Whanau Approach to Learning

Our Whanau Learning environment has been co-constructed to enhance our supportive school culture. This is about establishing inclusive learning opportunities within a Whanau (Family) type structure. This learning environment we believe enriches our school’s culture through mixed social and academic engagement, that enables progress and achievement through collaborative approaches that fosters respect for self and others.

As a school we are privileged to work with and have a close partnership with Ngati Whakaue kaumatua. This relationship benefits all our students as residents of Rotorua in having a positive understanding of local iwi, local history and traditional Maori tikanga. ‘From Knowledge and awareness grows understanding and respect’.

Whanau Koromatua

The Koromatua, Te Roro o te Rangi, Tunohopu, Pukaki, , Hurungaterangi, Te Rangiiwaho and Taeotu (our specialist team) are recognised as the six main ancestors from who all of Ngati Whakaue descends. Each of these ancestors are chiefs in their own right and are recognised for the mana that they brought to Ngati Whakaue and indeed, all of Te Arawa.

Whanau Vision

“To enable all learners to walk tall with the knowledge of our mana, our identity and our place in our world. Every learner will feel valued and have a sense of belonging through success in physical, social, cultural, academic experiences, connecting to the legacy of our Koromatua.”

Te Roro o Te Rangi Whanau

Ko te kaupapa matua o tātou te whanau o Te Roro o te rangi  he hanga mātauranga Māori nā te Māori. E hangaia ana tēnei mātauranga i roto i te whare o Te Ao Mārama, i runga anō hoki i ngā whakaaturanga o te whakapapa kia mārama ai te tangata ki tōna ao.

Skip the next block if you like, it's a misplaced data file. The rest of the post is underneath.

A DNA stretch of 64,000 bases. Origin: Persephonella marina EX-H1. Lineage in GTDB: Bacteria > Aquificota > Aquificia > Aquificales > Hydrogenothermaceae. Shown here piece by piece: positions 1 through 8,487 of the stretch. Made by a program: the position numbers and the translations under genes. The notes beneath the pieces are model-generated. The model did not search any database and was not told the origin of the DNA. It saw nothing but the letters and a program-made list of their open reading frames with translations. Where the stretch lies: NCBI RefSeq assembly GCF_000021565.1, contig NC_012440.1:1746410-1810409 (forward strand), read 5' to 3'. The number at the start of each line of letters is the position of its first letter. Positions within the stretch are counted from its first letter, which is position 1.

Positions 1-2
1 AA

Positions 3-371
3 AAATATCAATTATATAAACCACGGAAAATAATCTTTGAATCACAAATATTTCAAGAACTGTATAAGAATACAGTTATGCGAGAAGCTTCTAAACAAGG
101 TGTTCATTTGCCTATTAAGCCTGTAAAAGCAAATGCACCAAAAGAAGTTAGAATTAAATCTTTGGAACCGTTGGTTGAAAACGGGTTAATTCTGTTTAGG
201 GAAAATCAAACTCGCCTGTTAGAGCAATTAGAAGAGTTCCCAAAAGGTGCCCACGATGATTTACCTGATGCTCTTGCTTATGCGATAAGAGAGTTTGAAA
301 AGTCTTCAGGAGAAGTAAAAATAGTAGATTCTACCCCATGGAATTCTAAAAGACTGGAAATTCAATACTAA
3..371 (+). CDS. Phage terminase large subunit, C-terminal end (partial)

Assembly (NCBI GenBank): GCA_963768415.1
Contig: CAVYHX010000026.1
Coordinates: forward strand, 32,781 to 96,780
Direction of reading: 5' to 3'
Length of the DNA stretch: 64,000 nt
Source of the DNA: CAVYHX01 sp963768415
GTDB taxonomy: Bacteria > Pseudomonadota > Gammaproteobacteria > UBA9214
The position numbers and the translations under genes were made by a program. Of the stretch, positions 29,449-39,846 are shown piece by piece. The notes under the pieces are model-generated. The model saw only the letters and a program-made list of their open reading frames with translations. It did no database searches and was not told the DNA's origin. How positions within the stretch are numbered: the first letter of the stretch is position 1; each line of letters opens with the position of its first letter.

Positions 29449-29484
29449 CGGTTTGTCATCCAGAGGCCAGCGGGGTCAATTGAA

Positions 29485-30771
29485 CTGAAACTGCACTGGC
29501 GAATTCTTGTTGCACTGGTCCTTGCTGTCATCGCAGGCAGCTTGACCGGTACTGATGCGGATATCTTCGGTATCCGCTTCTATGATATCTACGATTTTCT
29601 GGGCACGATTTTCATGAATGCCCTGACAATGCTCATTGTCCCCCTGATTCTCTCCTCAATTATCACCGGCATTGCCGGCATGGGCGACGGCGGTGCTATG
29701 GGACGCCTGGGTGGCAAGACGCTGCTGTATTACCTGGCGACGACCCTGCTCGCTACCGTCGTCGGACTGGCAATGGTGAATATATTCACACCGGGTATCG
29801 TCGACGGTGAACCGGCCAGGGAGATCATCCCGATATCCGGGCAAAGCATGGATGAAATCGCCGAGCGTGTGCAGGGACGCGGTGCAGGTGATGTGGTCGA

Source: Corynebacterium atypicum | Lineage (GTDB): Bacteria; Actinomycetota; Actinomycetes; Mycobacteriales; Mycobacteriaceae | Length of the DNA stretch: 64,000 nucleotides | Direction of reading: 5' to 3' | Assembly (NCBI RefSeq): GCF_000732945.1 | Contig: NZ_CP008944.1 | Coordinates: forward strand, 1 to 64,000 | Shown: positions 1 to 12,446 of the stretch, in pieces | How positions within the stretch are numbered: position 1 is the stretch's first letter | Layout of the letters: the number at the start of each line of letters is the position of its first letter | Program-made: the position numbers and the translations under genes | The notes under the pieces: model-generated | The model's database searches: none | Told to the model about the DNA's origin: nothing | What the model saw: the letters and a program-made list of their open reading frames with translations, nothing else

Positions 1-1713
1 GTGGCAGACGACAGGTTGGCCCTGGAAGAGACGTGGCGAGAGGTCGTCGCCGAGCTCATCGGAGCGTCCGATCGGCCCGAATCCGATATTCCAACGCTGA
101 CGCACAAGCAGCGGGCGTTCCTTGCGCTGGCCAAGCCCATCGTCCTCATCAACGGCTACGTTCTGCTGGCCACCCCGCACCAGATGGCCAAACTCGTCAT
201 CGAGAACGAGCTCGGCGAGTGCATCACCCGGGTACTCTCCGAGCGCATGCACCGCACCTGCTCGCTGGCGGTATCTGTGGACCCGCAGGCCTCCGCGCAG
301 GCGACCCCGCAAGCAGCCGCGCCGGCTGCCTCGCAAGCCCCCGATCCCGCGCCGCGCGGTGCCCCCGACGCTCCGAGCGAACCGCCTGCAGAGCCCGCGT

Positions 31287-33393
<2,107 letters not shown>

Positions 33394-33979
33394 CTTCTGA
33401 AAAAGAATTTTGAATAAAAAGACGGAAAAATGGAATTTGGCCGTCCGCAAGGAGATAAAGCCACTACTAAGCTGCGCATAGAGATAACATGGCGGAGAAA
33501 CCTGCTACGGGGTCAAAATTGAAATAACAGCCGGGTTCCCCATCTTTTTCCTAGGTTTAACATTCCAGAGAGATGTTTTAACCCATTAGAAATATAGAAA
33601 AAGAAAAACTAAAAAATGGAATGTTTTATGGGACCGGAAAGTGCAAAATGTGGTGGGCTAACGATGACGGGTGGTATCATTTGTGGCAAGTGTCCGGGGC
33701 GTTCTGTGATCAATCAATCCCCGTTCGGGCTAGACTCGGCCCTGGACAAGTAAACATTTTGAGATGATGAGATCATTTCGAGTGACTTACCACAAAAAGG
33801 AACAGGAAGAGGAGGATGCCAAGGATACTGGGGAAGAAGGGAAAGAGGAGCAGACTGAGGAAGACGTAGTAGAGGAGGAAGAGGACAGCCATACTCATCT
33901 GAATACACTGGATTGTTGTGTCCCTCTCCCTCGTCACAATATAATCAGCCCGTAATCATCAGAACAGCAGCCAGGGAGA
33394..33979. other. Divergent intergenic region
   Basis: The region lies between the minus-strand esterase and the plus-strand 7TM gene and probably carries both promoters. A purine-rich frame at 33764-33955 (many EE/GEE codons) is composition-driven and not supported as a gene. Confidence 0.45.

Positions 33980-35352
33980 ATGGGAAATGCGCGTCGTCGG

Te Roro o Te Rangi is one of six Koromatua of Ngati Whakaue. He was the eldest son of Ariariterangi and older brother to Tunohopu. Te Roro o te rangi was a fierce warrior, leader of his people and a man of great compassion. 

Te Roro o Te Rangi whanau is made up one Rumaki (total immersion) class and three Reo Rua (bilingual) classes. Our kaupapa Māori approach for learning and teaching are underpinned by Māori values. Te Roro o Te Rangi whānau have a commitment to supporting all ākonga by shaping learning experiences and opportunities that foster their natural talents and encourage their engagement in learning. Whānau, hapū and iwi participation and contribution is central to all of our ākonga achieving and succeeding as Māori.

“Ko ngā ākonga kai te whatumanawa”   

Te Rangiiwaho Whanau

Te Rangiiwaho was the son of Te Kata of Ngati Whakaue and Waoku of Ngati Uenukukopako/Ngati Raukawa and was born in Kawaha. Te Rangiiwaho married Kumaramaoa a grandaughter of Hurungaterangi. His was also nephew to Te Roro o te rangi and Tunohopu. 

 He whakatauki nō Te Rangiiwaho:
 “Whiria te kaha, tua makatia, e motu honoa, purutia Rotorua”
“Plait the rope, double it if needs be, splice it if it breaks, but hold Rotorua”.